Three Things That Help Schools Around the World to Thrive

As a parent, my deepest wish is that my children will have it better than I had. In the US, we call this the American Dream. But, as I’ve learned, there’s nothing uniquely American about it.

Over the past several years, I’ve been talking to parents in India, Mexico, South Africa, Chile and Israel – and I’ve learned two important things. One, all of these parents have the same hopes and dreams for their children that we in the US do. And two, these parents believe, correctly, that education will help their kids get where they want them to be.

Now more than ever, a quality education – especially a college degree – can help determine a child’s lot in life. According to the Organization for Economic Co-operation and Development (OECD), people with bachelor’s degrees can expect to earn 50% more than those with high-school diplomas. And while a college degree might not be right for all children, the skills that can get you into college certainly are.

Wanting to give underserved students the sort of education that leads to better opportunities in life, Dave Levin and I founded the Knowledge Is Power Programme (KIPP) 20 years ago. We started in Houston, with a single class of fifth-graders, but the programme has since grown into a national network of 141 public schools serving more than 50,000 kids. Our alumni are graduating from college at four to five times the rate of their socio-economic peers. Recently Aaron Brenner and I founded The One World Network of Schools, to support educators around the world who are starting KIPP-inspired schools.

Our challenge is to figure out what sort of educational system will help students everywhere get into college. No one has cracked this nut yet. But through my work I’ve seen how we might be able to.

Take the 3-2-1 School in Mumbai’s Crawford Fish Market slums, for example. It’s a One World Network School founded by Gaurav Singh, an alumnus of Teach for India. Gaurav is passionate and dedicated, with a clear vision of where he wants his students to go. The school is bursting with great teachers who offer rigorous research-based instruction and create a culture of high expectations, with a strong focus on student independence and joy. As a result, the school is in great demand. Despite enrolling more than four times the number of students of other primary schools in the area, it still has students on its waiting list.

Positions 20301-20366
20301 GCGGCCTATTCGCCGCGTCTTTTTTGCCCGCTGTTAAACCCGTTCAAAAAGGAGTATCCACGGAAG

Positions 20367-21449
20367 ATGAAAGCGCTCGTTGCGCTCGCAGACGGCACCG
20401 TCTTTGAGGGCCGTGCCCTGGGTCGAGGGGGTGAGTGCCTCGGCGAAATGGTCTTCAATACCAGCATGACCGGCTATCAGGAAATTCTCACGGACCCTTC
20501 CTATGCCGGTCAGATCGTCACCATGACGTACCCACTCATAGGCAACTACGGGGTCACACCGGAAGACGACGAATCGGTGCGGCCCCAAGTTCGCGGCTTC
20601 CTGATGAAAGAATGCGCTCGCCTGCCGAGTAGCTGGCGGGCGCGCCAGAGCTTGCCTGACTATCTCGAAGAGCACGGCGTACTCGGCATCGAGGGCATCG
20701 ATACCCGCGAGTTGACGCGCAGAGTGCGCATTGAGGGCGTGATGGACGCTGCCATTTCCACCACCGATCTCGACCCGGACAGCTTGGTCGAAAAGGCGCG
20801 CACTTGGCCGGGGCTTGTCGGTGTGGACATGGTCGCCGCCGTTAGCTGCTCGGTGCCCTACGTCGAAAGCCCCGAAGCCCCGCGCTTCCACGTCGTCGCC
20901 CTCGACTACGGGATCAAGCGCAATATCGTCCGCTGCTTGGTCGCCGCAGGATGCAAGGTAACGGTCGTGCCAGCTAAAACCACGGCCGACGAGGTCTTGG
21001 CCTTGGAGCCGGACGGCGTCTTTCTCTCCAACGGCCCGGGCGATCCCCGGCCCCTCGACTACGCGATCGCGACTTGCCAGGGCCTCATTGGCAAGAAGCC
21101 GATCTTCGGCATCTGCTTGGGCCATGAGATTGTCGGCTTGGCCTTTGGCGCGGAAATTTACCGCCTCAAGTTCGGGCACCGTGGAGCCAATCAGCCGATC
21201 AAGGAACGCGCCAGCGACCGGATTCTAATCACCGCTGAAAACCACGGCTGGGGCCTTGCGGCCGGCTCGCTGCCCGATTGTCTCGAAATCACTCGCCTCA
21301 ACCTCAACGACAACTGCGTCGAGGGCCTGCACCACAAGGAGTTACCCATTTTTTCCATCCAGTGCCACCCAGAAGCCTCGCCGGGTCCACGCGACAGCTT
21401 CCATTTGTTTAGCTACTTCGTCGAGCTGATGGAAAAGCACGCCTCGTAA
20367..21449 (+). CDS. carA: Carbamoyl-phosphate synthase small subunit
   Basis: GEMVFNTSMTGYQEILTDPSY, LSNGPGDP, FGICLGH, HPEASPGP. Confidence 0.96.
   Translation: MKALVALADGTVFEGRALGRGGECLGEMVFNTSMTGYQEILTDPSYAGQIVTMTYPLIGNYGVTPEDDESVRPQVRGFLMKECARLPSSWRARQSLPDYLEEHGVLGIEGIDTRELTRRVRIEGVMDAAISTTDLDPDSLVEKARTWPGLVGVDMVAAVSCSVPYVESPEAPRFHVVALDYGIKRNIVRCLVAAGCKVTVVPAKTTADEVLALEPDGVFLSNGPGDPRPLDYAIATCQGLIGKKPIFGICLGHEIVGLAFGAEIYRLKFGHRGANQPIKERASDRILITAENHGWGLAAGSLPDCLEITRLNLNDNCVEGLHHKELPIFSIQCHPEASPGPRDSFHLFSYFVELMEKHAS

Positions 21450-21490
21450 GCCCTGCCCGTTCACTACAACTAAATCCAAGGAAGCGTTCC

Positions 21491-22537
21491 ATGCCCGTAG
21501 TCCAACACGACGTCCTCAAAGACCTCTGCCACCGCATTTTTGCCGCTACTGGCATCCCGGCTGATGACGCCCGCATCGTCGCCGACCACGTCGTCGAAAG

When I look at successful institutions like the 3-2-1 School, I see they have three factors in common. First, there is generous investment in talented teachers. Great teaching is the single most influential factor in a child’s education, and the best school programmes recognize that. They go out and win the marketing war to get the best teaching candidates into their classrooms, and then they develop the teachers’ skills and keep them in the classroom for the long term.

Secondly, the best school systems have a framework of bottom-up change. By this I mean letting solutions bubble up from within the educational community, instead of having one-size-fits-all policies imposed from above. This might mean nurturing charter schools or public-private partnerships, as in the case of Mumbai’s 3-2-1 School, and giving all public schools – traditional and charter – the freedom to innovate.

Finally, rather than treating college as separate from primary and secondary education, successful systems see them as different stops on the same journey. At the 3-2-1 School, students know from the day they walk through the door that they will be attending university, and their entire educational experience is structured to help them get there.

These three things are clear and proven to have an impact in communities around the world. They aren’t the whole solution, of course, but can help bring us closer to the day when all children, everywhere, will succeed in school and in life. :)

This is part of a series for the launch of the Schwab Foundation Social Entrepreneur of the Year 2014 Awardees.

Post originally appeared on the World Economic Forum’s blog, March 26 2014.

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Setting the Record Straight

At KIPP, we believe in having a free and open debate about public charter schools. But when the facts are misrepresented, it’s important to set the record straight.